Enhancement and application of a pedotransfer function for soil penetration resistance on a southern Ontario landfill cover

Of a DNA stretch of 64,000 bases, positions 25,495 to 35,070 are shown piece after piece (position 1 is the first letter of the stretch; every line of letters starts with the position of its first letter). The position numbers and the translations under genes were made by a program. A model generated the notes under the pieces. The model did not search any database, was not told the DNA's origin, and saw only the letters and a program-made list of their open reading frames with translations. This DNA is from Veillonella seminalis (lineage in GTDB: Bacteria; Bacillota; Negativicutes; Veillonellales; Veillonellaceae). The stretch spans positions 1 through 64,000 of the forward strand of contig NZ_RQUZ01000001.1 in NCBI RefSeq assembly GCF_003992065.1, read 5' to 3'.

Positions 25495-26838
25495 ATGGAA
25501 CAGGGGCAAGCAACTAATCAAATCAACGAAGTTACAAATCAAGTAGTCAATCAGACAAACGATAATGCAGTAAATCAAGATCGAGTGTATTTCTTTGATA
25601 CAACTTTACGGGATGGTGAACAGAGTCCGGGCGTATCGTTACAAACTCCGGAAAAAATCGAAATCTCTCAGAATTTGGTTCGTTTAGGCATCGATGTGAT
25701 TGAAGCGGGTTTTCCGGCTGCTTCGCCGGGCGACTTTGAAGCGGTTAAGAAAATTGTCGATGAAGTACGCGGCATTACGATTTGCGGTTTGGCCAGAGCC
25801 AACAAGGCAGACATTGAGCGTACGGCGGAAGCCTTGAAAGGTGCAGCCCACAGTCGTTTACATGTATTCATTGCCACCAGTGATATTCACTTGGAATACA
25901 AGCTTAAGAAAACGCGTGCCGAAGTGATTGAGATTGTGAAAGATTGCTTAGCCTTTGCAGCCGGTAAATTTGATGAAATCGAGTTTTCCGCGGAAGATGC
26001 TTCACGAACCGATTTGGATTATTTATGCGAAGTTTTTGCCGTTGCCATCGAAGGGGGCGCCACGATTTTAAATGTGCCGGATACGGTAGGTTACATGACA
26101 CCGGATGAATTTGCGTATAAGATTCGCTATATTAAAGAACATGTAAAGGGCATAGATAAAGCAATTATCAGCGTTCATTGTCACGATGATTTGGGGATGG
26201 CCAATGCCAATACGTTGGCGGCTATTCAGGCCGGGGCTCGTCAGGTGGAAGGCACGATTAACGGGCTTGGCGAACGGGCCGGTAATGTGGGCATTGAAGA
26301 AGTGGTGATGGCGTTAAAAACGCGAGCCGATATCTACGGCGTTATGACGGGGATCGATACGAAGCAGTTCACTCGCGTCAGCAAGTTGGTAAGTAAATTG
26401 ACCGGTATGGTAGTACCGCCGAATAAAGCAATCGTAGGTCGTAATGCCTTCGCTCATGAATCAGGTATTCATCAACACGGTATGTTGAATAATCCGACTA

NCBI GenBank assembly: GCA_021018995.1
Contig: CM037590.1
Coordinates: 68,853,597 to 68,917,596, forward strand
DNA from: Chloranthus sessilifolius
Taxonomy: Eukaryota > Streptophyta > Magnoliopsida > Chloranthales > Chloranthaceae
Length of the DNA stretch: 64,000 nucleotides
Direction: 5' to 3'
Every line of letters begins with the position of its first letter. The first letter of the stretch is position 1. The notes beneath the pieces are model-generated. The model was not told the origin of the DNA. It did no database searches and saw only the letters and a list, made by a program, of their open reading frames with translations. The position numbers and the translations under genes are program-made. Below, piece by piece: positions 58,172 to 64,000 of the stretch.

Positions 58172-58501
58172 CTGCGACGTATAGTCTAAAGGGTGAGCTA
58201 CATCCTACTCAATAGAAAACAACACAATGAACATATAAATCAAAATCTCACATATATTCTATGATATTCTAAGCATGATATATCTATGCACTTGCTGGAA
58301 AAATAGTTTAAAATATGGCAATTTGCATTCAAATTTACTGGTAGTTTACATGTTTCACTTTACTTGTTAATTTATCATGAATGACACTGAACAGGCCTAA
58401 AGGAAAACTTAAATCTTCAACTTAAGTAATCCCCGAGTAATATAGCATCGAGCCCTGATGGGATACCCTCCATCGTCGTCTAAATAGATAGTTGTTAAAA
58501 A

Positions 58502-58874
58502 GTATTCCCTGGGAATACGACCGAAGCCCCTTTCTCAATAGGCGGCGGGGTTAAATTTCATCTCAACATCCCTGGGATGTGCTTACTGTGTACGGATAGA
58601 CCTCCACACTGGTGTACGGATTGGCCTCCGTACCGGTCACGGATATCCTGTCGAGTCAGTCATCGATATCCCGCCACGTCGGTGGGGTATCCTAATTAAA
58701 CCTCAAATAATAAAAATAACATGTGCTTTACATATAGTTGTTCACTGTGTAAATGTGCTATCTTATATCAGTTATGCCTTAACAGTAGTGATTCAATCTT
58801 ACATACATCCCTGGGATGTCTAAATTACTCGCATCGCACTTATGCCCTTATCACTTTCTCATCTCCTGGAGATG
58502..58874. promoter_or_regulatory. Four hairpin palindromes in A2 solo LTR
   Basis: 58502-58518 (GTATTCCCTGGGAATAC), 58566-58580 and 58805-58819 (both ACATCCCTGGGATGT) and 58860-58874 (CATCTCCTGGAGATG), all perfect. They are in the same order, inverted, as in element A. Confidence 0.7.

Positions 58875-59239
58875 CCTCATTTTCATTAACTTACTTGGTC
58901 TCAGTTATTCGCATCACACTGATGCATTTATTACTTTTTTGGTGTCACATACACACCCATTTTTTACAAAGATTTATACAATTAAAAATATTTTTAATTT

Mechanical resistance to penetration encountered by growing plant roots is one of the fundamental soil physical factors affecting crop growth and yield. This thesis presents two inter-related studies examining measurement and application of soil penetration resistance and its effects on crop performance on a southern Ontario landfill cover. Study 1 examines the enhancement of a pedotransfer function for penetration resistance and its application for use in the field. Improvements in the function's predictive capability for laboratory samples were achieved (R2 increased from 0.731 to 0.813). However, its usefulness under field conditions was characteristically low. Using the function established in Study 1, Study 2 examined the relationship between crop yield and the proportion of days the soil water content was outside the least limiting water range. Correlation between these variables was low, however, water-related plant stress was minimal as the study took place under near optimal weather conditions.